Jana Partners claims stake in Frontier, encourages company to sell

Frontier Communications is gaining some attention from the private equity sector. Activist investment firm Jana Partners has taken a stake in the company and is encouraging Frontier to sell itself, according to Reuters.

Jana’s managing partner Scott Ostfeld confirmed the news to the outlet on Tuesday, adding a “large communications company” is investing alongside the firm but did not give out the name.

As for why Frontier should consider a sale, Ostfeld said the operator’s depressed valuation and “strong position” in the fiber broadband sector would make it “an attractive asset” for wireless carriers and private equity-owned telcos.

Frontier in August doubled down on its long-term fiber plans with a $2.1 billion fiber securitization offering, which covers 600,000 locations in Frontier’s Dallas market and raised the company’s debt to around $3,400 per passing.

At an investor conference last month, Frontier CEO Nick Jeffery said the fiber securitization gives the operator a “very clear path” to hit 10 million passings through the end of 2025.

Frontier and other telcos saw their stocks take a downturn, after the Wall Street Journal published an investigative exposé claiming at least 2,000 copper cables in the U.S. are contaminated with lead.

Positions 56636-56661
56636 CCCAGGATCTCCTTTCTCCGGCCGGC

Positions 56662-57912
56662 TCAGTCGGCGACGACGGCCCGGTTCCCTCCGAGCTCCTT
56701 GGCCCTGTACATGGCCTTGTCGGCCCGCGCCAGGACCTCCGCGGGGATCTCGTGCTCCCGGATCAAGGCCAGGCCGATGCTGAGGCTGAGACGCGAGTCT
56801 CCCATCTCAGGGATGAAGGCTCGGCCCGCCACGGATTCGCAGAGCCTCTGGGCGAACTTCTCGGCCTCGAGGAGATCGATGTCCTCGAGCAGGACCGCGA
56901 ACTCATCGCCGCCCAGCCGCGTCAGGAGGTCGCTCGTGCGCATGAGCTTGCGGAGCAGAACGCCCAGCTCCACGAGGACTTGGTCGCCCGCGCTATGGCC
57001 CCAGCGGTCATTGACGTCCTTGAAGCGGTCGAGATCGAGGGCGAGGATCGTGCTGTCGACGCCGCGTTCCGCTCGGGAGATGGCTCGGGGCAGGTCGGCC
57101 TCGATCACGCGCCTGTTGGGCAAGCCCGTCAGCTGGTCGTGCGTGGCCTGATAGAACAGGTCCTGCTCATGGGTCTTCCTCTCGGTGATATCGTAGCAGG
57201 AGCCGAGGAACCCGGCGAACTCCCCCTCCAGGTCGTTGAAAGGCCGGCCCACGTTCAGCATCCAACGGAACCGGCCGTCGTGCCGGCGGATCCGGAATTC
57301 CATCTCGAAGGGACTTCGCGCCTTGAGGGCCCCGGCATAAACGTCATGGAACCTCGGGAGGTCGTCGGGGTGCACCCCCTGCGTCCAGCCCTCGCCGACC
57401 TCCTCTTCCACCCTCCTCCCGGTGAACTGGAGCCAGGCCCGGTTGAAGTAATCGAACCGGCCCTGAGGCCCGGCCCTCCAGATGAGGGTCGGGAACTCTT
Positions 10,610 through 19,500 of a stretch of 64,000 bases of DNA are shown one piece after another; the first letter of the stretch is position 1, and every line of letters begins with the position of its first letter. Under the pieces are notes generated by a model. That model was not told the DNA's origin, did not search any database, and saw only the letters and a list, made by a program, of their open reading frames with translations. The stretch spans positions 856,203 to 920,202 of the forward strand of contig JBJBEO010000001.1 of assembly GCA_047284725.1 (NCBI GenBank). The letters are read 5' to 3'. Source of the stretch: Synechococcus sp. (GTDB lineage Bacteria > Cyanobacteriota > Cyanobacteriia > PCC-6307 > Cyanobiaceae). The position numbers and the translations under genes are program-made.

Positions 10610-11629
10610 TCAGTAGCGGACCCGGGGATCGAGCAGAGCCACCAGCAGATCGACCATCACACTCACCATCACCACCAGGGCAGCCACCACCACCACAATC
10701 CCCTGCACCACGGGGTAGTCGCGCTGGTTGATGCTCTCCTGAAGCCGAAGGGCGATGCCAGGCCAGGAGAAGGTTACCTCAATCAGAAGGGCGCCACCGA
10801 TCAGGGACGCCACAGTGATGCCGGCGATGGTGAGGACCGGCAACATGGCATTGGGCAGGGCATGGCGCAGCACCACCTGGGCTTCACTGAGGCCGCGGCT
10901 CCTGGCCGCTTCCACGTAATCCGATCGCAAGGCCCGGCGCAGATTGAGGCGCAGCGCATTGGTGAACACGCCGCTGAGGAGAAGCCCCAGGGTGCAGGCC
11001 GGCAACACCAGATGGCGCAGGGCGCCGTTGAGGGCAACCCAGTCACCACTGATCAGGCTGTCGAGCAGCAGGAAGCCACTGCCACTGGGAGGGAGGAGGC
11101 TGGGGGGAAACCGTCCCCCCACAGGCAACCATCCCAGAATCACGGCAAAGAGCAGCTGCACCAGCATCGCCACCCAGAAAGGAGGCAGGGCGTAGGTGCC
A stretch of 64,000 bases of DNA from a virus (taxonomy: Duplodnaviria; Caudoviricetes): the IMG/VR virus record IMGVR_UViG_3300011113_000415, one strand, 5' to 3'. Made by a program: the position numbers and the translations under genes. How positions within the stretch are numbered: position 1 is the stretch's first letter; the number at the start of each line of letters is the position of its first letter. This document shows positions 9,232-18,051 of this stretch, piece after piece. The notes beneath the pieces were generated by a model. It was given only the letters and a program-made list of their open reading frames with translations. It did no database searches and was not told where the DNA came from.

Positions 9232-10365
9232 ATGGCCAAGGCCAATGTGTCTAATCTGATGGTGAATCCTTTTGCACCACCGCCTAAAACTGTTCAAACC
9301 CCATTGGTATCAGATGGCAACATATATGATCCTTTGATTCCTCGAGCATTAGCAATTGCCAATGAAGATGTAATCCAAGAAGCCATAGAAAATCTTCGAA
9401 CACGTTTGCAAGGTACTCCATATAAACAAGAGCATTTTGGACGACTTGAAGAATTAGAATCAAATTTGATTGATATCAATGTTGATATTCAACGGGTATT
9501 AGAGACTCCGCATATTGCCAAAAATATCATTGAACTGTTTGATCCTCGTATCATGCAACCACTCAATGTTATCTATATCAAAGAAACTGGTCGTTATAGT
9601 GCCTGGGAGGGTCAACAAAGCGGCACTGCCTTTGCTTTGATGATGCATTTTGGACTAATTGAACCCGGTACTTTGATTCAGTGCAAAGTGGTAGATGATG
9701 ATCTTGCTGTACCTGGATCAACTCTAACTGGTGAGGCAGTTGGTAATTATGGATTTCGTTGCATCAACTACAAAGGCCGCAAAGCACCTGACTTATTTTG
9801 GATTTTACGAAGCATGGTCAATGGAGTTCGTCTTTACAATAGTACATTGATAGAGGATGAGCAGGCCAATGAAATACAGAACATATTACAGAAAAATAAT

For Frontier’s part, the company has said lead-sheathed cables make up a “single percentage” of its 650,000-mile copper footprint.

Analysts at New Street Research argued it’s too soon for Frontier to consider a sale, for a few reasons. First, Frontier continues to make progress on upgrading its copper network to fiber and it’s “close to fully funded” for its 10 million passings goal.

The firm noted Frontier also has “big opportunities” with the Broadband Equity, Access and Deployment (BEAD) program, decommissioning copper (though Jeffery has said that’s about 3-5 years away) and driving up fiber penetration in markets such as Dallas.

The company is actually planning to move its HQ to Dallas from Connecticut, a play it expects will boost the state and local economy by $3.8 billion and increase jobs in the area.

“Frontier has developed the formula for alchemy - in this case, converting copper to gold,” said NSR’s Jonathan Chaplin. “If you are sitting on a pile of copper that will become gold with the passage of time, you wouldn’t sell it for a penny less than the price of gold (less the upgrade costs).”

Chaplin also argued Frontier has the chance to acquire other fiber assets, eventually making its company more attractive to the bigger telecom players.

“Frontier, and its current owners, should capture the value of the capabilities they have built by acquiring other assets that aren’t being as capably managed,” he said, while noting other fiber providers like Metronet and Ziply are moving along with deployments but “aren’t operating at close to the scale that Frontier is.”